1. Getting Started with the sbt launcher

Getting Started with the sbt launcher 

The sbt launcher provides two parts:

  1. An interface for launched applications to interact with the launcher code
  2. A minimal sbt-launch.jar that can launch applications by resolving them through ivy.

The sbt launcher component is a self-contained jar that boots a Scala application or server without Scala or the application already existing on the system. The only prerequisites are the launcher jar itself, an optional configuration file, and a Java runtime version 1.6 or greater.


A user downloads the launcher jar and creates a script to run it. In this documentation, the script will be assumed to be called launch. For Unix, the script would look like: java -jar sbt-launcher.jar "$@"

The user can now launch servers and applications which provide sbt launcher configuration.

Alternatively, you can repackage the launcher with a launcher configuration file. For example, sbt/sbt pulls in the raw JAR and injects the appropriate boot.properties files for sbt.


To launch an application, the user then downloads the configuration file for the application (call it my.app.configuration) and creates a script to launch it (call it myapp):

launch @my.app.configuration "$@"

The user can then launch the application using myapp arg1 arg2 ...

More on launcher configuration can be found at Launcher Configuration


The sbt launcher can be used to launch and discover running servers on the system. The launcher can be used to launch servers similarly to applications. However, if desired, the launcher can also be used to ensure that only one instance of a server is running at time. This is done by having clients always use the launcher as a service locator.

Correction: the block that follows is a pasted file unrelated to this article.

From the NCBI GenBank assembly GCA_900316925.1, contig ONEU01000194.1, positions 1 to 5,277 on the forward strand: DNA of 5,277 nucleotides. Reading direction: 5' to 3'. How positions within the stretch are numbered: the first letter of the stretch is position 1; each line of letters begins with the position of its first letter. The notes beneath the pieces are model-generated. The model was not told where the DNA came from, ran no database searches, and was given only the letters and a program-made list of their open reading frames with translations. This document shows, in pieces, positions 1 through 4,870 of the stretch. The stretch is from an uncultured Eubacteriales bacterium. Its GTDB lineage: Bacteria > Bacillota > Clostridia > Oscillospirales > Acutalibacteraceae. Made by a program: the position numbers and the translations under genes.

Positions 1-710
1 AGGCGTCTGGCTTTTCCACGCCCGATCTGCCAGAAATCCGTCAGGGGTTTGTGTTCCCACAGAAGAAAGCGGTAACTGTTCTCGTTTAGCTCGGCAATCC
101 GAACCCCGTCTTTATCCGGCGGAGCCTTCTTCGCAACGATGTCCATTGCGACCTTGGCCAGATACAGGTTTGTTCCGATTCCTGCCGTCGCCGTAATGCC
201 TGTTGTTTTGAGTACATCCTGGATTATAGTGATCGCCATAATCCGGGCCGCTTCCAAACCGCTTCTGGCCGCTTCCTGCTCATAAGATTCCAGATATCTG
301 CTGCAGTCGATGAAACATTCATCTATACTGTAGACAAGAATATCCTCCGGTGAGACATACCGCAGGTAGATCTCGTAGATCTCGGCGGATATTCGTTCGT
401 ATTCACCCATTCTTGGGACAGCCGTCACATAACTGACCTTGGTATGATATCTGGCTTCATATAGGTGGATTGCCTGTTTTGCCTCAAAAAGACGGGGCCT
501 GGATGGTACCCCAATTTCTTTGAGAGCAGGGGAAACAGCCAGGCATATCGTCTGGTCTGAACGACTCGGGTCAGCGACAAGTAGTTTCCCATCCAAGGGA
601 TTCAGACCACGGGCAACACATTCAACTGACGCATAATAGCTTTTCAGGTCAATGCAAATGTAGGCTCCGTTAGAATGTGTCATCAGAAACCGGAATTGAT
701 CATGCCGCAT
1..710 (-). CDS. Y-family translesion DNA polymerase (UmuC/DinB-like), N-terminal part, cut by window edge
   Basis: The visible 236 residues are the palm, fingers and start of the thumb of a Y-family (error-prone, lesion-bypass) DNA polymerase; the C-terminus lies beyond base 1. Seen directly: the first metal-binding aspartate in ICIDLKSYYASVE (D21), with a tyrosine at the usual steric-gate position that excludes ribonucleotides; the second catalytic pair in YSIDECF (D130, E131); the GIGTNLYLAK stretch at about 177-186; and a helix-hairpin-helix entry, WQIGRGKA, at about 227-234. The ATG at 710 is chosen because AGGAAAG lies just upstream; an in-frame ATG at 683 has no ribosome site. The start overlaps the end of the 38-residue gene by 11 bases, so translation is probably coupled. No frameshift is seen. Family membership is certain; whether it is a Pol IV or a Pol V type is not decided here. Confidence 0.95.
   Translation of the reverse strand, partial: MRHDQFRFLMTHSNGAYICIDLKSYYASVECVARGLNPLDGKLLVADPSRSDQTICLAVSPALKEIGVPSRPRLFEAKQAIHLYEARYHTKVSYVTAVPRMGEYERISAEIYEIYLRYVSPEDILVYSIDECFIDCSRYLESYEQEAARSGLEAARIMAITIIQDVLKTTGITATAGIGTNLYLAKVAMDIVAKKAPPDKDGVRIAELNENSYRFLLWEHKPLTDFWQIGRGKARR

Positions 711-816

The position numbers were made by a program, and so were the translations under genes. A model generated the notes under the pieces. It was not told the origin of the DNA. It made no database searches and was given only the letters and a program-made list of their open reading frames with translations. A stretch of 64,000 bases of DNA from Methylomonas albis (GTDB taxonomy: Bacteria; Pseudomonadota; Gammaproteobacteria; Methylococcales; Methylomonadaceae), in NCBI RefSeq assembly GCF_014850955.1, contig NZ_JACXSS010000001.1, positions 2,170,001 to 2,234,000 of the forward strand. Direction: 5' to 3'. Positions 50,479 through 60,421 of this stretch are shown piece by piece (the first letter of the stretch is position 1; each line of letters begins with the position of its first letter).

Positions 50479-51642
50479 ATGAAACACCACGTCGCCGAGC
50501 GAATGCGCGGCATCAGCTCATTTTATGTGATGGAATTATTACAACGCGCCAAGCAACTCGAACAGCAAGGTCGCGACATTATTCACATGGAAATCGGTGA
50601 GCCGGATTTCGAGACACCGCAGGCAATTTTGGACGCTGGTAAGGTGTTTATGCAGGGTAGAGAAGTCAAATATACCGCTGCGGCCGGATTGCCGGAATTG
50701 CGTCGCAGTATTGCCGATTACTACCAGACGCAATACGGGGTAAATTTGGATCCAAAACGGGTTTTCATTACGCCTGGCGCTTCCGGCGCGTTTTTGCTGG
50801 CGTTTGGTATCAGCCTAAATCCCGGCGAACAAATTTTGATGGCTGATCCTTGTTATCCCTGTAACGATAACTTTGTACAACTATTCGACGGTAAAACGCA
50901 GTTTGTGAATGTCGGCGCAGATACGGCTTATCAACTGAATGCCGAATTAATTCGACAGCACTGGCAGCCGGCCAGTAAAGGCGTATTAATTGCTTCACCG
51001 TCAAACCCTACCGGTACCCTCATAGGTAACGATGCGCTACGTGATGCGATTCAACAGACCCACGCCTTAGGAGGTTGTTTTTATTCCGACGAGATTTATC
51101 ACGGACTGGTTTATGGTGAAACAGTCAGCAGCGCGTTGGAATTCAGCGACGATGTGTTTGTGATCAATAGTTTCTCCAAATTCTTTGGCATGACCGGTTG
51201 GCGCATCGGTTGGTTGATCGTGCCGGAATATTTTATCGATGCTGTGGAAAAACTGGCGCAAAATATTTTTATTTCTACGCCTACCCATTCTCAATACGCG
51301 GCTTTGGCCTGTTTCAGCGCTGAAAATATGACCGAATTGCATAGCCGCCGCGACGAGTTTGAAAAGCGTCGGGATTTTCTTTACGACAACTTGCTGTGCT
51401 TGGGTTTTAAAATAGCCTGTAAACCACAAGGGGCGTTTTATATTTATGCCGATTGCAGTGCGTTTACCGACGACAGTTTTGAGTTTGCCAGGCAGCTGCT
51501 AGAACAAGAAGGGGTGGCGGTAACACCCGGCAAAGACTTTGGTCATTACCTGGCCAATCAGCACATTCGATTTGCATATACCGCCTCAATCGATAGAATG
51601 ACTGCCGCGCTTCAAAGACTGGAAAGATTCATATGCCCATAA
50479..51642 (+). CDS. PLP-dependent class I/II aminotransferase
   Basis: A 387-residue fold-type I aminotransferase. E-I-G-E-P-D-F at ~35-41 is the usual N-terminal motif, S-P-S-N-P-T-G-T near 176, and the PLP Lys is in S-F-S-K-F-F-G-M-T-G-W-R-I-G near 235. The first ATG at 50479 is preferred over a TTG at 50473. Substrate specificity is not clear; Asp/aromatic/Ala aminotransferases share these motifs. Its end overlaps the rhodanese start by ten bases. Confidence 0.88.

To discover where a server is running (or launch it if it is not running), the user downloads the configuration file for the server (call it my.server.configuration) and creates a script to discover the server (call it find-myserver):

launch --locate @my.server.properties.

This command will print out one string, the URI at which to reach the server, e.g. sbt:// Clients should use the IP/port to connect to to the server and initiate their connection.

When using the locate feature, the sbt launcher makes the following restrictions to servers:

  • The Server must have a starting class that extends the xsbti.ServerMain class
  • The Server must have an entry point (URI) that clients can use to detect the server
  • The server must have defined a lock file which the launcher can use to ensure that only one instance is running at a time
  • The filesystem on which the lock file resides must support locking.
  • The server must allow the launcher to open a socket against the port without sending any data. This is used to check if a previous server is still alive.

Resolving Applications/Servers 

Like the launcher used to distribute sbt, the downloaded launcher jar will retrieve Scala and the application according to the provided configuration file. The versions may be fixed or read from a different configuration file (the location of which is also configurable). The location to which the Scala and application jars are downloaded is configurable as well. The repositories searched are configurable. Optional initialization of a properties file on launch is configurable.

Once the launcher has downloaded the necessary jars, it loads the application/server and calls its entry point. The application is passed information about how it was called: command line arguments, current working directory, Scala version, and application ID (organization, name, version). In addition, the application can ask the launcher to perform operations such as obtaining the Scala jars and a ClassLoader for any version of Scala retrievable from the repositories specified in the configuration file. It can request that other applications be downloaded and run. When the application completes, it can tell the launcher to exit with a specific exit code or to reload the application with a different version of Scala, a different version of the application, or different arguments.

There are some other options for setup, such as putting the configuration file inside the launcher jar and distributing that as a single download. The rest of this documentation describes the details of configuring, writing, distributing, and running the application.

Creating a Launched Application